Thursday, June 03, 2010


Shame is one of those interesting and complex topics that I for some reason don't seem to find much written on in Christian circles.  The stuff I do find written on it either offers more secularized "self-esteem-based" solutions ("you just need to see that you are loved and are special") or more pseudo-Biblio-stoic solutions that don't really do justice to the pain and damage of shame ("you just need to stop looking at yourself and love others").  Occasionally, one will find a resource that touches on the complexity of human shame -both legitimate and "illegitimate" shame- and the various sources that play into its dominating, life-marking effect on people.  What I want to do here, I suppose, is offer some of the things I've learned about shame.

First, I find that very few of the more orthodox preachers I revere seem to spend a lot of time talking about human shame.  It is a bit frustrating.  I look to them because they generally divide the Word well.  What I often find in their sermons and writings is talk about what is typically called "legitimate shame."  Legitimate shame simply means that it is shame based on exposure of one's depravity.  Essentially, if one had to define it, shame has to do with exposure of one's ugliness and deficiency (perceived or real) before the eyes of others.  Legitimate shame has to do with the exposure of one's sin.  When God shines the light on our sin, perhaps through the gentle rebuke of a friend, we should feel the sting of shame.  We should feel "found out."  This kind of shame is intended to bring about and involve godly sorrow and conviction, leading us to return to God.  Legitimate shame, while painful, is good.

But in our rebellion, we generally don't like this kind of shame.  We fight against it.  Recall the story of Adam and Eve.  When they rebelled against God, they immediately felt shame.  They felt exposed.  They ran and hid.  God went looking for Adam and found him.  Adam had the opportunity to come out of hiding and return to God for restoration.  What did he do instead?  He arrogantly blame-shifted and accused his Maker.  "It was the woman YOU gave me..."  We buck against the painful-but-healing sting of legitimate shame.  We want to push blame onto someone else, minimize our part, and even point our finger at God.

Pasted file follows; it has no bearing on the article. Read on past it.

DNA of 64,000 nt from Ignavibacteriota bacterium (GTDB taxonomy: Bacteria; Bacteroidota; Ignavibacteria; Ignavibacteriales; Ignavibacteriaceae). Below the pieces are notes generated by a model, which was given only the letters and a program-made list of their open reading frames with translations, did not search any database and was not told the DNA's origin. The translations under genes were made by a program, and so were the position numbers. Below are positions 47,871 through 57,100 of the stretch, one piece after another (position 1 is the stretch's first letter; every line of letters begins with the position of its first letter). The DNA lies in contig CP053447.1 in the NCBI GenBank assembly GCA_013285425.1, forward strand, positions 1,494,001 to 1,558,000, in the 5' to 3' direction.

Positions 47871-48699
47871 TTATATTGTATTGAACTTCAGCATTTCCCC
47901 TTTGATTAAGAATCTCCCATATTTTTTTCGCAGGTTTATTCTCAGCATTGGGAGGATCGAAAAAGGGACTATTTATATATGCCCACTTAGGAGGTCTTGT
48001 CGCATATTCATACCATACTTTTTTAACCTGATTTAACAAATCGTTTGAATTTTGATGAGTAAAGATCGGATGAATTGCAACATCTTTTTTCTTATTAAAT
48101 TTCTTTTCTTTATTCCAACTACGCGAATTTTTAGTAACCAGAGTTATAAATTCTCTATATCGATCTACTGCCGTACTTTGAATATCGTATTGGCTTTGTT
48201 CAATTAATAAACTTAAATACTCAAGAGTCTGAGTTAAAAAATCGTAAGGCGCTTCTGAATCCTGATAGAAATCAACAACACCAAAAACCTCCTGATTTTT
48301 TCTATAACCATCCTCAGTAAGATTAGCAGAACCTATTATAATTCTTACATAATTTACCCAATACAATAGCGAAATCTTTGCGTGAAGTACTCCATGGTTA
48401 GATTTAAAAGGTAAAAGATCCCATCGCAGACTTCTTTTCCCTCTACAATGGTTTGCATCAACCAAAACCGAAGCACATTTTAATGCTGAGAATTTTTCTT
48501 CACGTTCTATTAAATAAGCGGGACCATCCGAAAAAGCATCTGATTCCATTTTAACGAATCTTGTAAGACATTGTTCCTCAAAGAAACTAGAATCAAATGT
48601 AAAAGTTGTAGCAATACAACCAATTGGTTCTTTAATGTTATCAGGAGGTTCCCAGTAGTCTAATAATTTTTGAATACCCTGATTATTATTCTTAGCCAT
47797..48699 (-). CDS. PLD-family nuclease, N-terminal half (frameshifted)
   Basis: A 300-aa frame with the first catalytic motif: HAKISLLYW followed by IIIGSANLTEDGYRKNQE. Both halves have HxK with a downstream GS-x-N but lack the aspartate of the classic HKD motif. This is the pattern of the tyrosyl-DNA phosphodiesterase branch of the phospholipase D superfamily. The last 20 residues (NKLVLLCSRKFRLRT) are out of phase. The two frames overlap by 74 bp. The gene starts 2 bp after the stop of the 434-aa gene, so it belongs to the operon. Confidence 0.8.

The kind of shame that many of us are silently familiar with and suffering under, however, is what is generally called "illegitimate shame."  The name doesn't suggest that suffering under this kind of shame is somehow to be ignored as trivial or "all in your head."  The name simply means that this kind of shame does not reflect what God intends.  God does not intend for us to feel shame in this sense.  It is the product of evil and sin.  This kind of shame is insidious because it is not designed to bring life but only death. It is designed to expose some "defect" in the victim and distance them from the rest of humanity (or at least from the "acceptable" part of humanity). It is designed to kill and produce more death and sin, and it does.  How does illegitimate shame work?